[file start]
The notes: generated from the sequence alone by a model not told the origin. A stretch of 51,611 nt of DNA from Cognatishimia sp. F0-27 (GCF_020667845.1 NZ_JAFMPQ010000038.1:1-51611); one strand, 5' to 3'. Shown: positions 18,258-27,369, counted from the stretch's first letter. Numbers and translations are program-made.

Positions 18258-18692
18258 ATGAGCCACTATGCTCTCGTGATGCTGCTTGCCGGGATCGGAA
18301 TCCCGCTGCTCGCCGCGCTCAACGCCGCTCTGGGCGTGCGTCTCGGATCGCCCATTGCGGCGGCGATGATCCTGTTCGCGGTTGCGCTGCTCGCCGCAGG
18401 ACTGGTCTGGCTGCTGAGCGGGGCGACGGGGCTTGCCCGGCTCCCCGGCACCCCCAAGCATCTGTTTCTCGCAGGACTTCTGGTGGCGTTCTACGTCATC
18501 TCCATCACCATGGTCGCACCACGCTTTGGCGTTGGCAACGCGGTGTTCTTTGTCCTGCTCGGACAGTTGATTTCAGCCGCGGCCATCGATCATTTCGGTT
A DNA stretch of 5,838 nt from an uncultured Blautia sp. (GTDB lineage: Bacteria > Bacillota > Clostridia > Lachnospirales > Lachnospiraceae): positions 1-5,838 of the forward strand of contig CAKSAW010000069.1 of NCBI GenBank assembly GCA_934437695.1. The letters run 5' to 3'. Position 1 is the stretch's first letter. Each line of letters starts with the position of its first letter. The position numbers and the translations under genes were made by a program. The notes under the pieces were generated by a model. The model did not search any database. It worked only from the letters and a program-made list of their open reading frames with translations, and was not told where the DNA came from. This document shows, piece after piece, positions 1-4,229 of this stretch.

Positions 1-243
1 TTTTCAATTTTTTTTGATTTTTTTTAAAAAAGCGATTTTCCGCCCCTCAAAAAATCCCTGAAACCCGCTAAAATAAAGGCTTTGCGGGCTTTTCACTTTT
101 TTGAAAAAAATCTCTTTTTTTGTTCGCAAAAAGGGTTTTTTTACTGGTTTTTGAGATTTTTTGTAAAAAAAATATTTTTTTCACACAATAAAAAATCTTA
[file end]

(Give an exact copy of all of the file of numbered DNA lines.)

The notes: generated from the sequence alone by a model not told the origin. A stretch of 51,611 nt of DNA from Cognatishimia sp. F0-27 (GCF_020667845.1 NZ_JAFMPQ010000038.1:1-51611); one strand, 5' to 3'. Shown: positions 18,258-27,369, counted from the stretch's first letter. Numbers and translations are program-made.

Positions 18258-18692
18258 ATGAGCCACTATGCTCTCGTGATGCTGCTTGCCGGGATCGGAA
18301 TCCCGCTGCTCGCCGCGCTCAACGCCGCTCTGGGCGTGCGTCTCGGATCGCCCATTGCGGCGGCGATGATCCTGTTCGCGGTTGCGCTGCTCGCCGCAGG
18401 ACTGGTCTGGCTGCTGAGCGGGGCGACGGGGCTTGCCCGGCTCCCCGGCACCCCCAAGCATCTGTTTCTCGCAGGACTTCTGGTGGCGTTCTACGTCATC
18501 TCCATCACCATGGTCGCACCACGCTTTGGCGTTGGCAACGCGGTGTTCTTTGTCCTGCTCGGACAGTTGATTTCAGCCGCGGCCATCGATCATTTCGGTT
A DNA stretch of 5,838 nt from an uncultured Blautia sp. (GTDB lineage: Bacteria > Bacillota > Clostridia > Lachnospirales > Lachnospiraceae): positions 1-5,838 of the forward strand of contig CAKSAW010000069.1 of NCBI GenBank assembly GCA_934437695.1. The letters run 5' to 3'. Position 1 is the stretch's first letter. Each line of letters starts with the position of its first letter. The position numbers and the translations under genes were made by a program. The notes under the pieces were generated by a model. The model did not search any database. It worked only from the letters and a program-made list of their open reading frames with translations, and was not told where the DNA came from. This document shows, piece after piece, positions 1-4,229 of this stretch.

Positions 1-243
1 TTTTCAATTTTTTTTGATTTTTTTTAAAAAAGCGATTTTCCGCCCCTCAAAAAATCCCTGAAACCCGCTAAAATAAAGGCTTTGCGGGCTTTTCACTTTT
101 TTGAAAAAAATCTCTTTTTTTGTTCGCAAAAAGGGTTTTTTTACTGGTTTTTGAGATTTTTTGTAAAAAAAATATTTTTTTCACACAATAAAAAATCTTA